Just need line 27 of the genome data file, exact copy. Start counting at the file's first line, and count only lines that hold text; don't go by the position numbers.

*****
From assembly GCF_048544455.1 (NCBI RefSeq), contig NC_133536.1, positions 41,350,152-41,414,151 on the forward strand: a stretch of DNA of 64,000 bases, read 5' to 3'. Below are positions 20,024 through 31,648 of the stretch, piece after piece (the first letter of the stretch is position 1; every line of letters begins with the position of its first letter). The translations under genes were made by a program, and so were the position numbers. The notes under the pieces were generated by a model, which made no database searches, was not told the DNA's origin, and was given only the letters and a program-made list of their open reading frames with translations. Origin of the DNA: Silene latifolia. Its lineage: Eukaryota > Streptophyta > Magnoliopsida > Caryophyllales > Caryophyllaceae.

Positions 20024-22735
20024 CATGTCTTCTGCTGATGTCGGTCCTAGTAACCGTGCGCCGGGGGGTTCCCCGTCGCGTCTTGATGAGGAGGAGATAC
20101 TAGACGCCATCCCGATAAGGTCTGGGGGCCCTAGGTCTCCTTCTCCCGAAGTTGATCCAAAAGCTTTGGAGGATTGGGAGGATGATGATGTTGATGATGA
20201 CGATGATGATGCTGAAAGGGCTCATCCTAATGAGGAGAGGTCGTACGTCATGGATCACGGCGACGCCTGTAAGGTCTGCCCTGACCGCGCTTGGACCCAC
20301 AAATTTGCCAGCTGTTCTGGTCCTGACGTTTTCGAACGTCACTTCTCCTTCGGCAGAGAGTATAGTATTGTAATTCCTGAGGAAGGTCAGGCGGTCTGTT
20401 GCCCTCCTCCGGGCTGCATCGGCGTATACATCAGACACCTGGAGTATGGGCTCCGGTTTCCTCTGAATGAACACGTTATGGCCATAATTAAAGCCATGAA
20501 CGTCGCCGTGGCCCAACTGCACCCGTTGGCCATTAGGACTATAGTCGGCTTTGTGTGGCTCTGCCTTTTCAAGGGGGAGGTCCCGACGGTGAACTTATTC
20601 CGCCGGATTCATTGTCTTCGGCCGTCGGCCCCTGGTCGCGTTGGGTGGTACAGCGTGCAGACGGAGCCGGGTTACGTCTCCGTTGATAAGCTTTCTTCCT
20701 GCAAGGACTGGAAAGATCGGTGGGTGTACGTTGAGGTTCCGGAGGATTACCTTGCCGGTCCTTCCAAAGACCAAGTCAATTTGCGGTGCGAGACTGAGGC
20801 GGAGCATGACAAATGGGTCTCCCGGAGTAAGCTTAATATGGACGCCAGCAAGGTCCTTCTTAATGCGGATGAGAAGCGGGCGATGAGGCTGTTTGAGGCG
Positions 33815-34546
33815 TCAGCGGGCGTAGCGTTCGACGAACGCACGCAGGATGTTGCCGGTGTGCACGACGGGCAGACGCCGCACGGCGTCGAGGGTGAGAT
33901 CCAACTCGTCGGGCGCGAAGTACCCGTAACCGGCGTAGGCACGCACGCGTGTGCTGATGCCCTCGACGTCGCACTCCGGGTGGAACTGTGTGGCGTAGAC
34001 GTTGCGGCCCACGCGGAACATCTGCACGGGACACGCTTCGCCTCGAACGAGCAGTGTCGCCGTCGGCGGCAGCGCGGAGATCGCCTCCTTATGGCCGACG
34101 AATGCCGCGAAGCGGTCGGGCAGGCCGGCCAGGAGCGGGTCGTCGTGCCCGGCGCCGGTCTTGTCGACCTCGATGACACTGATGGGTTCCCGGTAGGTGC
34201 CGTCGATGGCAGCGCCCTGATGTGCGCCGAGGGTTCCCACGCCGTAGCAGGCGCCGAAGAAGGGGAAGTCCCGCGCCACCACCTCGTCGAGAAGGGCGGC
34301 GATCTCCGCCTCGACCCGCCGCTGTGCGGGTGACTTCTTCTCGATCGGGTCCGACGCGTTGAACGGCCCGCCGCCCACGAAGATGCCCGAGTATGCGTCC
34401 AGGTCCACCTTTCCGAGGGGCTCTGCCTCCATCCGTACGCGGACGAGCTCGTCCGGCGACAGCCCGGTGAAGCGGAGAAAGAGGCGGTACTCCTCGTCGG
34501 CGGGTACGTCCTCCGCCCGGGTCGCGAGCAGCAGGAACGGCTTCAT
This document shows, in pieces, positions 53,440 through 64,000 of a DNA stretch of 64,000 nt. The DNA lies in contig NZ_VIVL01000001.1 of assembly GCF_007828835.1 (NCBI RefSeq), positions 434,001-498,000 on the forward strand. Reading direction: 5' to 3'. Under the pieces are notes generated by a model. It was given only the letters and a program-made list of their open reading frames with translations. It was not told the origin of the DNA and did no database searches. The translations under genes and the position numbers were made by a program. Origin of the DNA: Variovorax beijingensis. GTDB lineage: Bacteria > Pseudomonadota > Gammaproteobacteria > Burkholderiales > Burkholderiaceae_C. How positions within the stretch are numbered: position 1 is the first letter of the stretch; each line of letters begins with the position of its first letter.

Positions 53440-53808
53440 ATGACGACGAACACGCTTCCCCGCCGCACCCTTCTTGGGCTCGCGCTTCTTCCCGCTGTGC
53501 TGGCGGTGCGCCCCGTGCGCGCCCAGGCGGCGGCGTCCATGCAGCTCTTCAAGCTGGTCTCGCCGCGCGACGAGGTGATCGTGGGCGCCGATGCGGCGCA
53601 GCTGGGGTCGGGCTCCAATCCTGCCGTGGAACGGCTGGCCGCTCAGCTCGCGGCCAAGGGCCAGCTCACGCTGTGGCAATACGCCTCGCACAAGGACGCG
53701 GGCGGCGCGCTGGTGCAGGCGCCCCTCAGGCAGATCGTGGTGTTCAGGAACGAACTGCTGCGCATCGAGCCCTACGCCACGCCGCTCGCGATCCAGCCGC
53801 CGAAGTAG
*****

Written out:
53801 CGAAGTAG